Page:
Scaling Up Innovations in Maternal and Newborn Health: 5 Lessons Learned
published 14 July 2016
published 14 July 2016
Launched in 2008, the Saving Newborn Lives project—led by the Ethiopian Ministry of Health’s Health Extension Programme, implemented by Save the Children, and funded by the Bill and Melinda Gates Foundation—is a community-based innovation that works with Health Extension Workers treating neonatal sepsis with antibiotics.
A team based at the London School of Hygiene & Tropical Medicine has studied the critical steps that were taken to help scale up the Saving Newborn Lives neonatal sepsis management innovation, as part of Ethiopia’s flagship Community Based Newborn Care programme with the overall aim of improving maternal and newborn health outcomes.
What lessons can our analysis hold for other countries?
— IDEAS (@LSHTM_IDEAS) July 14, 2016
When designing innovations for improving maternal and newborn care, it is vital to consider the challenges of implementation across large and diverse geographical areas. Innovations need to be adaptable to different settings and simple for frontline health workers to use.
Innovations need to be highly cost-effective and affordable, especially when local administrations are constrained by financial and human resources.
They must also be closely aligned across the priorities, programmes and infrastructure of the national Ministry of Health, as well as all the regional health administrations where they are being scaled-up.
“It builds on the system, it isn’t parallel to the system”
One of our critical findings was that the Saving Newborn Lives implementers generated relevant and robust randomised control trial data that helped the government make informed decisions about where to spend money on innovation at scale.
“What our intervention provided is how effective the intervention was”
The implementation team also collected qualitative data, documenting stories about what worked and why, as well as estimates on the costs of scaling innovations. These data helped identify which components of the innovations could be used best at scale.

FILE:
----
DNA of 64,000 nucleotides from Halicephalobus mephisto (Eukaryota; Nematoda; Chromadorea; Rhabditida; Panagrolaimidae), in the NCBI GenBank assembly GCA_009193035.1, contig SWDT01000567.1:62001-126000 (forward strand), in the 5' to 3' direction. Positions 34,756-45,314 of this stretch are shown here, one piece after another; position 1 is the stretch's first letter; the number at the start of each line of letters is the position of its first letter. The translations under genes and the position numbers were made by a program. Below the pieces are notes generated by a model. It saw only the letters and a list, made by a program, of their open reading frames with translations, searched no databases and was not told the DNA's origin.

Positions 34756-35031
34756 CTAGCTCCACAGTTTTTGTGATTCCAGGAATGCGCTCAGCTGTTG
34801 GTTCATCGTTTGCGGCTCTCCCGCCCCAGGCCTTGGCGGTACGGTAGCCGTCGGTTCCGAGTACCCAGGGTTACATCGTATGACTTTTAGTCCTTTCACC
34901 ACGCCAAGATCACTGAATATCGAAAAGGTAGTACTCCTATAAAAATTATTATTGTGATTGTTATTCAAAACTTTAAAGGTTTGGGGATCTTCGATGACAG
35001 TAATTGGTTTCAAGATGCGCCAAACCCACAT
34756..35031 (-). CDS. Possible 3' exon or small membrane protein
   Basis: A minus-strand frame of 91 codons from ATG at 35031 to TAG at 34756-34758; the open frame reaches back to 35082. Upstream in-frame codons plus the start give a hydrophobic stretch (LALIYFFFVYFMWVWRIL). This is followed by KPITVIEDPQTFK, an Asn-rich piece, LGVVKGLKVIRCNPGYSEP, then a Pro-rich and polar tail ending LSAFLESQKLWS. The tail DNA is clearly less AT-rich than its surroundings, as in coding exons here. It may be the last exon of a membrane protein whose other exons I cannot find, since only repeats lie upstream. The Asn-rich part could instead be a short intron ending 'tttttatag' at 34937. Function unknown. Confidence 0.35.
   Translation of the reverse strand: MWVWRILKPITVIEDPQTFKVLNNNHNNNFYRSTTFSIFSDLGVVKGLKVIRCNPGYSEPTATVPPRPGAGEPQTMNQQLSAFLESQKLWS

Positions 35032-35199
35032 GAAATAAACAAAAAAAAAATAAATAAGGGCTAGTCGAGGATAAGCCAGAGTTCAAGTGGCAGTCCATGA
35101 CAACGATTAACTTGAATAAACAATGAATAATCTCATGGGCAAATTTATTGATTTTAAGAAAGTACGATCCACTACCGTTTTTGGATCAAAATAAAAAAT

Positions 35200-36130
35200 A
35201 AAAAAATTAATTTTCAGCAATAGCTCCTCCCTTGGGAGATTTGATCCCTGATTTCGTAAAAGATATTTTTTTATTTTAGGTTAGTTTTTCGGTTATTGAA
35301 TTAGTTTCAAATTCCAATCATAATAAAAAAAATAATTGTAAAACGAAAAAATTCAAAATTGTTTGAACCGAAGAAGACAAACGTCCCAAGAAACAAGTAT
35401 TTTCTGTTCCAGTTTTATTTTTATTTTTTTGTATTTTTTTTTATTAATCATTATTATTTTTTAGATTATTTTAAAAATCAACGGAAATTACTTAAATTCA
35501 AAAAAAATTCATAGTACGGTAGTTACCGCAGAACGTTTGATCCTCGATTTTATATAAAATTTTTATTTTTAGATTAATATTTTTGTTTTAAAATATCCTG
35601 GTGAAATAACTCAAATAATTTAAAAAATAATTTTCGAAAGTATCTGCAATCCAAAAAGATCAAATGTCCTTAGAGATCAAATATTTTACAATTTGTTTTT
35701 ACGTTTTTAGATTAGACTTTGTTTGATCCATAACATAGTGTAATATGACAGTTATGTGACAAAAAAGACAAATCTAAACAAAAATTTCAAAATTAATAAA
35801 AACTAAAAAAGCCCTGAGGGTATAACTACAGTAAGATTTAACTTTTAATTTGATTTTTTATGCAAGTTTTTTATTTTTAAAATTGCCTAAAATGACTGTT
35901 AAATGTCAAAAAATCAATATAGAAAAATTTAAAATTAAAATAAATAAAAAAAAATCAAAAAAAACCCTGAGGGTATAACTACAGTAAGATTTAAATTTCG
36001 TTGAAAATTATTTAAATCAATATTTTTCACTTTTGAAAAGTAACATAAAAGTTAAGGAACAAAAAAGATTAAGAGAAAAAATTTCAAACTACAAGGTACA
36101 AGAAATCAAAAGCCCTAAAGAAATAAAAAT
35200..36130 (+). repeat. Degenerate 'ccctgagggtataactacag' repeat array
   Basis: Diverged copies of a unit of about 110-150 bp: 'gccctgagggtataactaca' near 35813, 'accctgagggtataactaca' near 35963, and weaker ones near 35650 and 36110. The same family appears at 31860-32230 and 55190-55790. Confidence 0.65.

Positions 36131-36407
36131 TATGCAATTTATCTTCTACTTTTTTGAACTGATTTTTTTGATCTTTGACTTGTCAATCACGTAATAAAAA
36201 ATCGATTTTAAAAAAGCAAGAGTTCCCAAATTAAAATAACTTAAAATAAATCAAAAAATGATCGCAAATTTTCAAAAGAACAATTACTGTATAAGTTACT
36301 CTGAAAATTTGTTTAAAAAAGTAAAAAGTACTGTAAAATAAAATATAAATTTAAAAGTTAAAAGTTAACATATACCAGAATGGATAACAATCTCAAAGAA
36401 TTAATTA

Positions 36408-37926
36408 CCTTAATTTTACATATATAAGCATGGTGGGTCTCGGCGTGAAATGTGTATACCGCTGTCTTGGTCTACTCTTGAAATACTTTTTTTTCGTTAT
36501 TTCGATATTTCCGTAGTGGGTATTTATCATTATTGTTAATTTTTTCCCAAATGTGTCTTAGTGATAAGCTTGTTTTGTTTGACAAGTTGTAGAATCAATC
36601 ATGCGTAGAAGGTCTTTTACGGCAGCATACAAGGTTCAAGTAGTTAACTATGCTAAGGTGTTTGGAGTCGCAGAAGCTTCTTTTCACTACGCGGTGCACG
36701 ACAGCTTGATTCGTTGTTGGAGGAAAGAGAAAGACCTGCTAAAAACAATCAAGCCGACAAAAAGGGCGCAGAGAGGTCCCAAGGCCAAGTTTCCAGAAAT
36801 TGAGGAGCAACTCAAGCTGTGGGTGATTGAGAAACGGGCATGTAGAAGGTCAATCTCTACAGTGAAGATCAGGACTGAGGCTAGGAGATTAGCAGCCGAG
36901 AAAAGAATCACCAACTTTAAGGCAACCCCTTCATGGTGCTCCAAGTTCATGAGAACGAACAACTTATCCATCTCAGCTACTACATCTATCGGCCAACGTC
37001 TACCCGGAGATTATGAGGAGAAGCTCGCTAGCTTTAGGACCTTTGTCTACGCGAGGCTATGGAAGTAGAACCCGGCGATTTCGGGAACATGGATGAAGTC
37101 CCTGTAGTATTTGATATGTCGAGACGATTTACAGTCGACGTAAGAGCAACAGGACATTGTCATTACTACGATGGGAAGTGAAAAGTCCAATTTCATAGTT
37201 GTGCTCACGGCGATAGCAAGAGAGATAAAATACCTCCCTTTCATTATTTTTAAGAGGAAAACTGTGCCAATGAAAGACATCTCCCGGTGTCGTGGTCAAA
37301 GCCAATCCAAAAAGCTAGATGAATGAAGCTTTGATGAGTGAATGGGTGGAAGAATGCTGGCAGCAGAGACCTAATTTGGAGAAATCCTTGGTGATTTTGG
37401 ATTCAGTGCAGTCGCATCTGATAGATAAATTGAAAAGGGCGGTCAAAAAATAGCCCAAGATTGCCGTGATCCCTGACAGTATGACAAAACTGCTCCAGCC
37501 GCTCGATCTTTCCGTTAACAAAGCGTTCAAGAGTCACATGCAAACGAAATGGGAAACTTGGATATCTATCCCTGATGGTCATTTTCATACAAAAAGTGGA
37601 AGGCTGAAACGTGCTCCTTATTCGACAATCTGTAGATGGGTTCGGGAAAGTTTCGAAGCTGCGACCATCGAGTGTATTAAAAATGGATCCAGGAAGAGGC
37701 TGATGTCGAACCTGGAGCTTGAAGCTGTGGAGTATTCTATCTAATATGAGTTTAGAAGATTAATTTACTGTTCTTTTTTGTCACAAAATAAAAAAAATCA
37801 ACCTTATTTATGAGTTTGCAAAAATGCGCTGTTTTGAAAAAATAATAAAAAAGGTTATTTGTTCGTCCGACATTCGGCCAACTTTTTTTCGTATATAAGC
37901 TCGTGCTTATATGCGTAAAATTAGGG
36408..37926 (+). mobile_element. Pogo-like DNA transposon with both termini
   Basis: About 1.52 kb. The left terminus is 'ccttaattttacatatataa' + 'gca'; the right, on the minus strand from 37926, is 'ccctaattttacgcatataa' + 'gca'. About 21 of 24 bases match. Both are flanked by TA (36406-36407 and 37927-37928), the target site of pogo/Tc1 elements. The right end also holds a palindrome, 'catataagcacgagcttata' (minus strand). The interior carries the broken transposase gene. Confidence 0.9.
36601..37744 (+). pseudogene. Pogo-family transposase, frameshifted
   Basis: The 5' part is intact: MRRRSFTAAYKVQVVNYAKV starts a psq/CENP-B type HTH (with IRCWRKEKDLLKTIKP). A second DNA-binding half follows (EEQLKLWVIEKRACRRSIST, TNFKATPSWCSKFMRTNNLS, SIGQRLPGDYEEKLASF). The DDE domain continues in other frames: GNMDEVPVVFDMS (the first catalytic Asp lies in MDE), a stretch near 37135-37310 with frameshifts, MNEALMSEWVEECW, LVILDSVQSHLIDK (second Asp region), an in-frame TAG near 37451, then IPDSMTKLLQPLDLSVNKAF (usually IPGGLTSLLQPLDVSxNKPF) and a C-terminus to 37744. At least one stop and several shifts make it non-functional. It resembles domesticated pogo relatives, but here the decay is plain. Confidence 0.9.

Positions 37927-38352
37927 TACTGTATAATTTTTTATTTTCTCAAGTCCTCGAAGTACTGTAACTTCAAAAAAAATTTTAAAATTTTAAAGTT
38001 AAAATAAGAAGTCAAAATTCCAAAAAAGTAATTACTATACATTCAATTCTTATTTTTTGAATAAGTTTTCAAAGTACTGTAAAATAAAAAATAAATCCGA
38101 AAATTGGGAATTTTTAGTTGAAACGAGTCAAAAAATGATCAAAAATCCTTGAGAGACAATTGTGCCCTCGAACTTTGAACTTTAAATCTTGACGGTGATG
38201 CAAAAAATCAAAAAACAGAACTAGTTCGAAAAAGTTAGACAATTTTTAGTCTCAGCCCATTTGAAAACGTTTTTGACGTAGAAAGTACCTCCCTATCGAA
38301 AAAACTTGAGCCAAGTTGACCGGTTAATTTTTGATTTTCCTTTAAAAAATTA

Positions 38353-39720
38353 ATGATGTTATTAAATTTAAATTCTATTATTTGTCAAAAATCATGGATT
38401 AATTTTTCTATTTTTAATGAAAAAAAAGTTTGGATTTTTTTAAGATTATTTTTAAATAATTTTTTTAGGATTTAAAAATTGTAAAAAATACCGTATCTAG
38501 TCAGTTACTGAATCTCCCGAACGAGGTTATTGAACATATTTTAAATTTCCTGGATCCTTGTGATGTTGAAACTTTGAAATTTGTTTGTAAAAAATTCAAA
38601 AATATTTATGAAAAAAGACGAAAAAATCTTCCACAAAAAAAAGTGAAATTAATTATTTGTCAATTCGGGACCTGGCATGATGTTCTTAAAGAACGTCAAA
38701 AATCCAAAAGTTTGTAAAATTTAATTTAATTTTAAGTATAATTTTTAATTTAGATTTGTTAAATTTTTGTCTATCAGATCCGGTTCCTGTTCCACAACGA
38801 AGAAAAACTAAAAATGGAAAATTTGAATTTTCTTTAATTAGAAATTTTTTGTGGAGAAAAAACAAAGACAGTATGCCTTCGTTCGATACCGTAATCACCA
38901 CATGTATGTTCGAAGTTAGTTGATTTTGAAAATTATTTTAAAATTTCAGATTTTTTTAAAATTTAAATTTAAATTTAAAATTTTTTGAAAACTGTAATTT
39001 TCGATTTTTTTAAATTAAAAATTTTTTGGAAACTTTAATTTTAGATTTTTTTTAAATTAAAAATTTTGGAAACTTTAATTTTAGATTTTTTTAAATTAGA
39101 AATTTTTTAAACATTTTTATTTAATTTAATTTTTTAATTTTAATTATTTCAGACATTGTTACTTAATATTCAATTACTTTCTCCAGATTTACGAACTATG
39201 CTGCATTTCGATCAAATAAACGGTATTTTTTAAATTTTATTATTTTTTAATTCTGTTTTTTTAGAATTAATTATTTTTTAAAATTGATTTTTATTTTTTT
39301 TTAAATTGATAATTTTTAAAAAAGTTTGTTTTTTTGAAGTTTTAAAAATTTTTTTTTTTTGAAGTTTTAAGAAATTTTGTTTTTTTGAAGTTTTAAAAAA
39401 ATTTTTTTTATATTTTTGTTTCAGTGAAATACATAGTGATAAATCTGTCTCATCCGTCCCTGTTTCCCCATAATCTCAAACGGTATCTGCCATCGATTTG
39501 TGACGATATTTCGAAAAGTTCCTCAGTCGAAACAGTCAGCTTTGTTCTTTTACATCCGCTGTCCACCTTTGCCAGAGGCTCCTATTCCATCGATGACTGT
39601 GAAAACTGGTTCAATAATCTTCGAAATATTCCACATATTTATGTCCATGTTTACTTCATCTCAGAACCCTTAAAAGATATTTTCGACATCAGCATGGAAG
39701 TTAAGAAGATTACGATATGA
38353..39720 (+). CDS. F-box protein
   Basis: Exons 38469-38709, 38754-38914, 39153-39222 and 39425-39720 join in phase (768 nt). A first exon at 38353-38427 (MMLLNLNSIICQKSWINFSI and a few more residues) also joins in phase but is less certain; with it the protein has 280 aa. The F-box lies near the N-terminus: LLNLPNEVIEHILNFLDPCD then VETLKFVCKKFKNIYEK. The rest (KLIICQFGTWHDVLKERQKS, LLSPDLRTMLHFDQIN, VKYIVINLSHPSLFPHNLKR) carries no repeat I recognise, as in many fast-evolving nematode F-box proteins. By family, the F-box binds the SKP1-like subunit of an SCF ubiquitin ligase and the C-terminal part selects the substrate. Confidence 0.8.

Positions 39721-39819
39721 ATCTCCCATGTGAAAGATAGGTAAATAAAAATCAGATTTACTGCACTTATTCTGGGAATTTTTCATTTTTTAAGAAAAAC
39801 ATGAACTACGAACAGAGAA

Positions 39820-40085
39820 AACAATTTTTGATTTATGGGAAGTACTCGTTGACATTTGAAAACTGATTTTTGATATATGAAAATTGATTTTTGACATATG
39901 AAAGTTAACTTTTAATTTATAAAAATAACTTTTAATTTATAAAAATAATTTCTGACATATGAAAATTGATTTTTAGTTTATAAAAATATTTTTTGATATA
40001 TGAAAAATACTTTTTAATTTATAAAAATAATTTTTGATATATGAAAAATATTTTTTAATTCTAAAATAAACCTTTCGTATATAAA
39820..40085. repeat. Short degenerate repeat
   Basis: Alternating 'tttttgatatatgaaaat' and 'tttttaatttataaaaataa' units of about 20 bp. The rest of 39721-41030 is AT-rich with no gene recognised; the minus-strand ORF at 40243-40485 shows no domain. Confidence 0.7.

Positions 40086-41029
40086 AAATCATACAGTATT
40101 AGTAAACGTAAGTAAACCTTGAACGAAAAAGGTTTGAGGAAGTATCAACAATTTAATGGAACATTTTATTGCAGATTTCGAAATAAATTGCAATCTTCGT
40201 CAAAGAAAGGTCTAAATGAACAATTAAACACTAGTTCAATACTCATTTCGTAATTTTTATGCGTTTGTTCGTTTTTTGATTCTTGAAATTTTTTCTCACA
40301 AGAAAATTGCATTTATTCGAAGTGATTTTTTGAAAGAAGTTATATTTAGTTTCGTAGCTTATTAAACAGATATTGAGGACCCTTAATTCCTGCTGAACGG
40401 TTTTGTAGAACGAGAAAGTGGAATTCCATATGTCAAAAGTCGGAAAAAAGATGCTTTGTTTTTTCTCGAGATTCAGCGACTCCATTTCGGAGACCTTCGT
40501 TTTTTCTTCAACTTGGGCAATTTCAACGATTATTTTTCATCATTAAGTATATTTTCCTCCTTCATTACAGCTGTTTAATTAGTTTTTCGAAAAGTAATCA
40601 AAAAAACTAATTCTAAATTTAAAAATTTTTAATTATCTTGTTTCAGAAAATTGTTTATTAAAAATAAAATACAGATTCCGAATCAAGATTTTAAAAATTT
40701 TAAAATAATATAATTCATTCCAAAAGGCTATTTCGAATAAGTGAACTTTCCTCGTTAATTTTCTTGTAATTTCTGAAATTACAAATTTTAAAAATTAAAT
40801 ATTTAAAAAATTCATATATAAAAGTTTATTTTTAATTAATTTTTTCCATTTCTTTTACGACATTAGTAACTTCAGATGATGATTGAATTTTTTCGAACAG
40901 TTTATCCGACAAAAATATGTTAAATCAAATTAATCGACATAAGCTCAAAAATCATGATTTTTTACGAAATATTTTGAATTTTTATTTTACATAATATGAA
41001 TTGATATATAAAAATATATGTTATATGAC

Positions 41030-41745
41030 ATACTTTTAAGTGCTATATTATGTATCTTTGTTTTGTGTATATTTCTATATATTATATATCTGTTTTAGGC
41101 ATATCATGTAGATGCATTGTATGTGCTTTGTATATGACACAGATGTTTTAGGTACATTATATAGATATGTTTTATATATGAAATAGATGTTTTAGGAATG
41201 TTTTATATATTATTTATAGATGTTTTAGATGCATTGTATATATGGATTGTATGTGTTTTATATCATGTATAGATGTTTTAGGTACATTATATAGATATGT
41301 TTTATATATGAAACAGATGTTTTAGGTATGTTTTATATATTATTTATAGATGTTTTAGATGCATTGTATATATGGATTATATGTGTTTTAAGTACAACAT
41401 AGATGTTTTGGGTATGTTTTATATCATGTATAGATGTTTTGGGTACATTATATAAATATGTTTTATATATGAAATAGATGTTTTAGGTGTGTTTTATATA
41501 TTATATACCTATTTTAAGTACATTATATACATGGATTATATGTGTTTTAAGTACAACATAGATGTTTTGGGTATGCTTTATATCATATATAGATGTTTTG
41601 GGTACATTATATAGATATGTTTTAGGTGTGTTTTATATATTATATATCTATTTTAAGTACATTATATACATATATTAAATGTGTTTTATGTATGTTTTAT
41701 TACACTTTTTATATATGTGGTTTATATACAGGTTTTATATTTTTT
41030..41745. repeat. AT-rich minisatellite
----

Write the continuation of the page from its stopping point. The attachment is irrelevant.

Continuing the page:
Working in isolation is not conducive to scaling up innovations in maternal and newborn health. The success of innovation scale-up depends on long term engagement and good working relationships between all the partners. This project was successful because the Ethiopian government had a sense of ownership.
A strong partnership was also developed between the government, the funder of the innovation (the Bill & Melinda Gates Foundation), and development partners – especially UNICEF – together with professional associations such as the Ethiopian Paediatric Society, the Ethiopian Society of Obstetricians and Gynaecologists and the Ethiopian Midwives Association, whose support for the innovation was crucial.
“It’s a collective effort – one agency’s voice would be very thin and low.”
With all these players, the government-led national and regional technical working groups were vital facilitators in the whole process of scaling up.
The Ethiopian government was initially hesitant to allow Health Extension Workers to administer antibiotics to newborn babies. However, a ‘policy window’ emerged with the publication of a demographic and health survey showing maternal and newborn deaths remained high as well as field visits to other countries where similar innovations were already being trialled successfully.
With lessons learned from implementation, all the factors were in place to support change at the right time in Ethiopia.
Sustainable shifts in policy are rarely the result of pressure from the outside. Even when maternal newborn health was a government priority and the pivotal moment had come about, there was still a need, and some room, for negotiation between all the partners.
The ability of the implementing partner to work well with and support the Ethiopian government was vital in this process.
This support came in the form of technical assistance including sharing implementation lessons (both from Ethiopia and elsewhere), together with project resources including health communications and training materials, and also strengthening government capacity, particularly at the sub-national
This post originally appeared on the Maternal Health Task Force (MHTF) blog